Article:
Tuesday, March 3, 2015

If you are doubting God you might want to read this.

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Psalm 73
Image result for peter fishingHave you ever felt that God was cheating you, that He was holding back His blessings? Remember, this is how the devil attacked Eve in the garden. As she loitered in the place of temptation, the devil presented God as a liar and as One who was holding out on her when it came to His love and blessings (Genesis 3:1-6). Satan did the same to Asaph, who was a Levite and one of Israel’s prominent musicians. Asaph had experienced the Grace of God and was a righteous man. You may ask, “then what was his problem?” Here is a brief look at one of his hymns, Psalm 73.
1. Asaph's backsliding was one which affected his service and joy in the Lord.  
"Surely God is good to Israel, to those who are pure in heart." Asaph knew the God of Israel and served him; he was a saved man. There is a difference between being an apostate and a backslider. An apostate is one who departs from the faith (See Hebrews 6:1-9, and Romans 6:1-5; 14-23), but a backslider is one who has believed on the Savior and fails for a time to live up to what he has learned. He was shaken in his faith and, as a result, it was nearly eclipsed. 
2. Asaph was part of the Israelite remnant, those who were of a pure heart; it is a fact that not all of Israel was saved (except, of course, at the very end the seven year tribulation period the whole nation will be saved [Romans 11:25-29, Zechariah 14:1-8]). Asaph wanted to make sure that his temptation to sin was his own problem. This is what the adverbs tell us in verse 1 "but as for me, my feet came close to stumbling, my steps had almost slipped.” The righteous man may stumble but he does not lose his footing. He may fall seven times but he gets back up again. Why is this so? It is because the LORD is holding his hand. 

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Proverbs 24:16 speaks of this divine hand holding: “For a righteous man falls seven times, and rises again, but the wicked stumble in time of calamity”. Asaph’s backsliding (from his viewpoint) was very close to forsaking God. Psalm 73:2, “but as for me, my feet came close to stumbling (natah)”. The Hebrew word for stumbling means to pitch forward, to stretch out (“My steps had almost slipped”). Later, in looking back on his envying the wicked and being discontented, he says, "When my heart was grieved and my spirit embittered, I was senseless and ignorant; I was a brute beast before you." (Psalm 73:21, 22).
Reader, are you in that state of mind right now? Do you compare yourself to the wicked or even to other Christians and it seems like they are getting along just fine while you are not? Others’ kids appear to be close to perfect and their parents imply this in their end of the year letters. The wicked seem to prosper when you have little. You serve God and still just get by financially.  This distorted thinking has been a problem to the people of God throughout history. A quote from another psalm is fitting. The psalmist in Psalm 37:1-6 writes,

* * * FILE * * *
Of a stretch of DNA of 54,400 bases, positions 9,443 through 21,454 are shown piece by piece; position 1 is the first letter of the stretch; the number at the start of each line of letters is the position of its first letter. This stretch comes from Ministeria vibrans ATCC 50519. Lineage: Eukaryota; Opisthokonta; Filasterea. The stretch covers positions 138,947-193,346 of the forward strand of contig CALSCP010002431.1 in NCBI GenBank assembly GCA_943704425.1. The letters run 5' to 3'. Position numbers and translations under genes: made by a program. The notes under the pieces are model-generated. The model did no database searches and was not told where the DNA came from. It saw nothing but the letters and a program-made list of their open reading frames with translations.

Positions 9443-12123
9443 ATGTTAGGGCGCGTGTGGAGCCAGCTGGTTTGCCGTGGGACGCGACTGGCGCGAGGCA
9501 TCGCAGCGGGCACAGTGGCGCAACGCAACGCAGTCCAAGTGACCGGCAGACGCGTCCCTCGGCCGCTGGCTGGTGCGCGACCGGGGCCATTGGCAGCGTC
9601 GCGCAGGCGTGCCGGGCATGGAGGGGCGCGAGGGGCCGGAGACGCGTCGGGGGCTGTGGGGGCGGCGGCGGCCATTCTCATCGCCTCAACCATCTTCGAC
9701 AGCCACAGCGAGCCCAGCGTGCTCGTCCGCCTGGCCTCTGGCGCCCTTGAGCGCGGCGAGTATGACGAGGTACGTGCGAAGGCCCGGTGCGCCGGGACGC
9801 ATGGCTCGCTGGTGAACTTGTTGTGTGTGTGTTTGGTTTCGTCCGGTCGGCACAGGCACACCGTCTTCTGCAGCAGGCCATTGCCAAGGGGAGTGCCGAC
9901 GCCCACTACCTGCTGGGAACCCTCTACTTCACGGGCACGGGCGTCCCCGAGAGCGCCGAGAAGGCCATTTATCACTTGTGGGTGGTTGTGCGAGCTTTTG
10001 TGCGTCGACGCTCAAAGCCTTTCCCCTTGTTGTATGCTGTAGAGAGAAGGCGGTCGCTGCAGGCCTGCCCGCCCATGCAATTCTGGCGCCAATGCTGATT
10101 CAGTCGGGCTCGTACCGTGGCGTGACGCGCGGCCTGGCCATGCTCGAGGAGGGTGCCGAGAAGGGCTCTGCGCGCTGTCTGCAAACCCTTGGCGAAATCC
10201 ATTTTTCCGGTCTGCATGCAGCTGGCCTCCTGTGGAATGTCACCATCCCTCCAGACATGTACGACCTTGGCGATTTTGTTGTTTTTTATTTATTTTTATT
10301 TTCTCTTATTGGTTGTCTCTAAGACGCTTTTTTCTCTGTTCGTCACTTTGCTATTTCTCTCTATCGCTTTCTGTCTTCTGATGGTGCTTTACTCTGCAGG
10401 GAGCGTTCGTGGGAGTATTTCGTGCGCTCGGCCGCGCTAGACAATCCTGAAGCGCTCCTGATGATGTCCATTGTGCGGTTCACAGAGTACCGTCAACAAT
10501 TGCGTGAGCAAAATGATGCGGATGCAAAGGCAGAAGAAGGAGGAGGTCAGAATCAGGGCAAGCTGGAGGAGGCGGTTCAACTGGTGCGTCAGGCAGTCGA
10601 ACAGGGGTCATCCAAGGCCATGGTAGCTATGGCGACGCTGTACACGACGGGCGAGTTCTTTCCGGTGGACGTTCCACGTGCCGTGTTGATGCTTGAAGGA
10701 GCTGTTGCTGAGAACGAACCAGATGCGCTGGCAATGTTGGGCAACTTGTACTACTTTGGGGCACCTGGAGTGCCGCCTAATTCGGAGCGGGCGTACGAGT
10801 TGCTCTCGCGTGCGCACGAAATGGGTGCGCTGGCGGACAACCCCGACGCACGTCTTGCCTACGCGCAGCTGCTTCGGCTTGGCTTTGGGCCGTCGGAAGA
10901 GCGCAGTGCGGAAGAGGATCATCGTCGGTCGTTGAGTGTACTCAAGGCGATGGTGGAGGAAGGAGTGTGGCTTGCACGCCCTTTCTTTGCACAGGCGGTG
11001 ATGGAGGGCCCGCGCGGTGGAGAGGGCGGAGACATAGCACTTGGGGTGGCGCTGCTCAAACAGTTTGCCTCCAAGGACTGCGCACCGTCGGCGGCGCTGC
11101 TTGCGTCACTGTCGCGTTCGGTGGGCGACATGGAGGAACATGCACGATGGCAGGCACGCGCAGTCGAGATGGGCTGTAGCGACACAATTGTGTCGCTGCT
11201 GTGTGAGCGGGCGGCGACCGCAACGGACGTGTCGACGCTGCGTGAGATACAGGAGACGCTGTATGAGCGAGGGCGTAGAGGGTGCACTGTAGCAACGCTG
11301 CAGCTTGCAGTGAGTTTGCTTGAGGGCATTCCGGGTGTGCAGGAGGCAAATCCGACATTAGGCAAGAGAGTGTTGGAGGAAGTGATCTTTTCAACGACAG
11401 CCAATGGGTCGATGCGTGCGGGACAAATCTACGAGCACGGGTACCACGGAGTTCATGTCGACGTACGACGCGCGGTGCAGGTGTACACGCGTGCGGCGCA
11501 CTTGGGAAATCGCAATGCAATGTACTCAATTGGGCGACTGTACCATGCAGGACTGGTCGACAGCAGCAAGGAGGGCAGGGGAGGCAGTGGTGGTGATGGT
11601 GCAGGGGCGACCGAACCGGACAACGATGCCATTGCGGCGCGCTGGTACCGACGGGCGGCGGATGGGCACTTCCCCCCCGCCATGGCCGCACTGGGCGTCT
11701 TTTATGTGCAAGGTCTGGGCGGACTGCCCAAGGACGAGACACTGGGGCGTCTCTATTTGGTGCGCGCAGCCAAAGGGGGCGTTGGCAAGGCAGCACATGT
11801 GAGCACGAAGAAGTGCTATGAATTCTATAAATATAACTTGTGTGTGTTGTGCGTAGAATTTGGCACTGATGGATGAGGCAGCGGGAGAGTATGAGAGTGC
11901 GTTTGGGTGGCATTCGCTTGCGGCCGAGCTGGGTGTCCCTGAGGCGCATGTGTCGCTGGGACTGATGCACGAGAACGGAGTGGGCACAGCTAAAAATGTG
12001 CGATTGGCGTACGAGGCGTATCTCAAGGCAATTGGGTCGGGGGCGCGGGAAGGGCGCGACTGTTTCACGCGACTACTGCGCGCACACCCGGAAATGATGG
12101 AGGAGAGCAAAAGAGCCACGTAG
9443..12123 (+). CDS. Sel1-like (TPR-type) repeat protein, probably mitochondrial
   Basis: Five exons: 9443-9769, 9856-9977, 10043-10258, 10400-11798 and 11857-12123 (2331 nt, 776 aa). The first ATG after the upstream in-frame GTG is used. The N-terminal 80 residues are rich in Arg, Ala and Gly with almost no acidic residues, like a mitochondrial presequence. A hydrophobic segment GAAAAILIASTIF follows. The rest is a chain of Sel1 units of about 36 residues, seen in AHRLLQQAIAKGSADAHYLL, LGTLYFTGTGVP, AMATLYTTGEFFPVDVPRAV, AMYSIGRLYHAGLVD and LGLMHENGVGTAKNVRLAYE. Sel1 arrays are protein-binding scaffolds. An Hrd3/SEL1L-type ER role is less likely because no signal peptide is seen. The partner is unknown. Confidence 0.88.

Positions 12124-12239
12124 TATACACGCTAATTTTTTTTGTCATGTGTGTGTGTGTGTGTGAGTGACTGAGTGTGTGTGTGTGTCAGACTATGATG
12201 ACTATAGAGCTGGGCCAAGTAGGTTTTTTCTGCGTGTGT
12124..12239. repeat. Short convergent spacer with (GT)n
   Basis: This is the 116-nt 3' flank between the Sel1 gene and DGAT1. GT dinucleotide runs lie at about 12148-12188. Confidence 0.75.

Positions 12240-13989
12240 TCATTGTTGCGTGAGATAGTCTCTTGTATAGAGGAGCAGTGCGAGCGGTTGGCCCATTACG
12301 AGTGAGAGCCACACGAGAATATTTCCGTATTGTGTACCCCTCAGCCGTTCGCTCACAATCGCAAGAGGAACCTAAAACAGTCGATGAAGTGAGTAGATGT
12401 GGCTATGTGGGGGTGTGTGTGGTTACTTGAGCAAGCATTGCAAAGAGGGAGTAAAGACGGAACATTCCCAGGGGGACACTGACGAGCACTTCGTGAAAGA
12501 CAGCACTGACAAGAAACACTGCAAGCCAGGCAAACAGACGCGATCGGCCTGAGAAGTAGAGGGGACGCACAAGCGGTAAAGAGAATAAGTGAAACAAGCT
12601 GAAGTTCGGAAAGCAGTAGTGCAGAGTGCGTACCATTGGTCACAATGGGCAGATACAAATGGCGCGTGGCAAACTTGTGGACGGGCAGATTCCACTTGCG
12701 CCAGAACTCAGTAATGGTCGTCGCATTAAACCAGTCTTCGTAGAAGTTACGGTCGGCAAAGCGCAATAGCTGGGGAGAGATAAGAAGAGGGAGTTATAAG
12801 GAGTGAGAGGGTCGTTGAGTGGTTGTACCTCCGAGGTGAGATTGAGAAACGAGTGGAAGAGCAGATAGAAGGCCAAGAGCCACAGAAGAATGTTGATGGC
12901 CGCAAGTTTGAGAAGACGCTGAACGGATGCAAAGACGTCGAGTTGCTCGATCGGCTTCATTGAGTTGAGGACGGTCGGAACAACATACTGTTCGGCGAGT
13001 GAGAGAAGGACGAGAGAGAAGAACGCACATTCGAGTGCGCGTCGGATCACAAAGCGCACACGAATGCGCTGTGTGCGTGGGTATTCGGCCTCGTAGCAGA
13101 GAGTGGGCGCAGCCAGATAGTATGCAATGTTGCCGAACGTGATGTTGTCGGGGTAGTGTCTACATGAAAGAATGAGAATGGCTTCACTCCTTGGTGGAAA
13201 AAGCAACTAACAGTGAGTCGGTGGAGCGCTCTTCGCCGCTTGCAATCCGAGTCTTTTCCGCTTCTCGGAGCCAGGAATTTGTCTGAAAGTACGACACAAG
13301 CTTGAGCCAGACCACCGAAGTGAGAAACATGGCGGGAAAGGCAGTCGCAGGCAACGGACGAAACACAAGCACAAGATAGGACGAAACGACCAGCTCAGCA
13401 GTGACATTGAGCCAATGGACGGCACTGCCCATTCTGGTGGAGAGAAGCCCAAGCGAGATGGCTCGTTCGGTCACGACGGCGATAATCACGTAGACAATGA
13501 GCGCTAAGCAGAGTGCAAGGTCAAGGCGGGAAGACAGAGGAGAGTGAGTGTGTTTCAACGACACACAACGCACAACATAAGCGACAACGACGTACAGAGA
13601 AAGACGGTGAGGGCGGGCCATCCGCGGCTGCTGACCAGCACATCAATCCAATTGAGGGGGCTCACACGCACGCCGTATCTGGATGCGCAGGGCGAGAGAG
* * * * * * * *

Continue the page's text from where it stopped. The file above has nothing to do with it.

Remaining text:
Do not fret because of evil men or be envious of those who do wrong; for like the grass they will soon wither, like green plants they will soon die away.3Trust in the LORD and do good; dwell in the land and enjoy safe pasture.4 Delight yourself in the LORD and he will give you the desires of your heart. 5Commit your way to the LORD; trust in him and he will do this: He will make your righteousness shine like the dawn, the justice of your cause like the noonday sun (NIV)
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And what about the Apostle Peter? Do you remember his backsliding? His love had failed, and he denied Christ and cursed God. His faith had not failed. Jesus in the garden of Gethsemane prayed that his faith should not fail (Luke 22:31-34 NIV). He felt like he was such a failure so he went back to the only vocation he knew, fishing. But His Lord was going to restore him to ministry; this is the same Lord who had prayed for his faith. Luke 22:31-32 tells us the content of that prayer “Simon, Simon, behold, Satan has demanded to sift you like wheat. But I have prayed for you that your faith my not fail; and you, when you once have turned again, strengthen your brothers” (NASB). 

Now back to Psalm 73,where is the turning point of this outcry?  
It lies in verses 16-19:
When I pondered to understand this, it was troublesome in my sight until I came into the sanctuary of God, then I perceived their end. Surely You set them in slippery places; You cast them down to destruction. How they are destroyed in a moment! They are utterly swept away by sudden terrors!

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If you are viewing your life through present circumstances or past failures, or if you feel cheated by God, then you need to come into His presence with thanksgiving and understand that the unsaved, though they are doing well now, will one day be forever cast into Hell. The Lord Jesus conquered the grave. He is coming again! Look at the changes that occurred in Asaph's present walk with God.
You can find what we have been discussing in Psalm 73:23-28:
Yet I am always with you; you hold me by my right hand. You guide me with your counsel, and afterward you will take me into glory. Whom have I in heaven but you? And earth has nothing I desire besides you. My flesh and my heart may fail, but God is the strength of my heart and my portion forever. Those who are far from you will perish; you destroy all who are unfaithful to you. But as for me, it is good to be near God. I have made the Sovereign LORD my refuge; I will tell of all your deeds.